Wednesday, November 2, 2005
June 25, 2005
Summer is officially and thoroughly here. The weather has been beautiful of late, but low snowpack means one thing: drought.
Our dry times are here, as Janet Cook reports on News Headlines, "Can a wet spring offset a dry winter and help Hood River County avoid DROUGHT?."
Summer lawns may have to go without water. Low elevation snowpack “is pretty much gone,” OSU Extension horticulturist Steve Castagnoli is quoted as saying. In short, the snowpack is at a fraction of normal — just 33 percent at the 5,400-foot level on Mount Hood.
Thirty-three percent is a good batting average, a barely acceptable voter turnout, but a troubling level for snowpack. We know we have a problem when drought brings on water cutbacks for farmers, or even when word of possible cutbacks is issued by water service authorities such as Farmer’s Irrigation District. But that is where things stand.
Yet it comes as no real surprise. In April, this newspaper published a report by an Oregon State University climatologist who predicted a difficult drought year.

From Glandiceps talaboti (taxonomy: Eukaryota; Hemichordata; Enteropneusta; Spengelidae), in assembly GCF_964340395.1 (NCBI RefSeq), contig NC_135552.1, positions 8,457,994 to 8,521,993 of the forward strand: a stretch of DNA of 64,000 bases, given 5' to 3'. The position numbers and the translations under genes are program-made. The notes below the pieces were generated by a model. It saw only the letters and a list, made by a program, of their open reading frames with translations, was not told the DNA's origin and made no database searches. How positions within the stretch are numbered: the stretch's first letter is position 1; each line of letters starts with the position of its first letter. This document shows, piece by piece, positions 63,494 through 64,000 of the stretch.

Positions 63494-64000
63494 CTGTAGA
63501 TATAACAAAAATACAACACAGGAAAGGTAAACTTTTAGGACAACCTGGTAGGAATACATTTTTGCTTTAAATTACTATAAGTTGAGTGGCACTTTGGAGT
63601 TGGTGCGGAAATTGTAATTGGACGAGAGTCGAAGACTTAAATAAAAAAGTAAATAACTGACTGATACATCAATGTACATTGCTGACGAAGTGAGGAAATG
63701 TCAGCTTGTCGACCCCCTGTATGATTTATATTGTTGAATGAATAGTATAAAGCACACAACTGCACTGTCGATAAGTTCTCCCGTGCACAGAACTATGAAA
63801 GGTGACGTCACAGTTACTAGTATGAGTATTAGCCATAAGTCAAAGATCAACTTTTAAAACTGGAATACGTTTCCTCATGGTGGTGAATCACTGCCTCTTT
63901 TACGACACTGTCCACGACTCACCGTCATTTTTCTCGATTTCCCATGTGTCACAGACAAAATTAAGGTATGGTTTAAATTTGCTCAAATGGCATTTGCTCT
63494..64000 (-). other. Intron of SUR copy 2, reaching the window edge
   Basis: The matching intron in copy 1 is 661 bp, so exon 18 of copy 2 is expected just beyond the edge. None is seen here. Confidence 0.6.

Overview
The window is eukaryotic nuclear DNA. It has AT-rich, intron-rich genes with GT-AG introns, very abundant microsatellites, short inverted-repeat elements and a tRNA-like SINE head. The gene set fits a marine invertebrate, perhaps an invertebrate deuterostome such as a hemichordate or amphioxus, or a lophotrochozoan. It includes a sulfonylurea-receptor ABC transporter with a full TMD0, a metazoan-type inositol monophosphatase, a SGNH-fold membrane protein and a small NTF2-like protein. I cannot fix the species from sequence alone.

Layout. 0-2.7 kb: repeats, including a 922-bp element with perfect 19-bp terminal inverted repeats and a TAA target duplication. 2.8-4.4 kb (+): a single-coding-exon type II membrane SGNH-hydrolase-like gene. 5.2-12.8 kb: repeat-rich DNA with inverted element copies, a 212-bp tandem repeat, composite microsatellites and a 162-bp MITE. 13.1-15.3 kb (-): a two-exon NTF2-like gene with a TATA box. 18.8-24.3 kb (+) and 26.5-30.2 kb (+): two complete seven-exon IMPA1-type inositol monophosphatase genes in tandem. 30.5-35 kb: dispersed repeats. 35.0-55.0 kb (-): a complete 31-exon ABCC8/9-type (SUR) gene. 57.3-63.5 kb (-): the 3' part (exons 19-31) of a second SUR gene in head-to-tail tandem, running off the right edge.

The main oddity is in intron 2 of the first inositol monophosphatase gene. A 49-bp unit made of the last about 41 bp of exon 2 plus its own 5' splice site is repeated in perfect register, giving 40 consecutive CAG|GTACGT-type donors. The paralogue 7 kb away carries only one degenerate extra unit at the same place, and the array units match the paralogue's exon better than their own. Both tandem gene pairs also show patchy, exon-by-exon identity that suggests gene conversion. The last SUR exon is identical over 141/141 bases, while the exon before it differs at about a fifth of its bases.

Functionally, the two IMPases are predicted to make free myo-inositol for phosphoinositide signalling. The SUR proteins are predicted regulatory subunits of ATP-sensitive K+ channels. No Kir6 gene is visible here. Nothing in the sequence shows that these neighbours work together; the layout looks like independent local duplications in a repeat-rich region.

“We project that the drought severity the northwestern states are now experiencing will only get worse in coming months, and reach levels that were generally seen during the Dust Bowl of the 1930s,” said Ronald Neilson, a bioclimatologist with the U.S. Forest Service and professor of botany at OSU.
Invoking the Dust Bowl may seem like a case of hydrological hyperbole, but it does not overstate the need for care and conservation in home watering. It’s time to accept that civic duty.
It’s not easy being green — and not always possible.
More like this story
- Letters to the Editor for April 29
- Library District wins award for Odell Library Express project
- OSU spring plant sale canceled
- HRVHS music students win spots at state championships in May
- Summer youth employment at Next Door
- Patterson takes second at Oregon Speech event
- Delta Kappa marks 50 years, holds Spring Fling Bingo May 13
- Steelhead Robotics returns from World event
- Local students named to OSU honor roll
- Destination Imagination team prepares for Global Finals
I Can't Keep Quiet singers at "Citizen Town Hall"
‘I can’t keep quiet,’ sing members of an impromptu choir in front of Hood River Middle School Saturday prior to the citizen town hall for questions to Rep. Greg Walden. The song addresses female empowerment generally and sexual violence implicitly, and gained prominence during the International Women’s Day events in January. The singers braved a sudden squall to finish their song and about 220 people gathered in HRMS auditorium, which will be the scene of the April 12 town hall with Rep. Greg Walden, at 3 p.m. Enlarge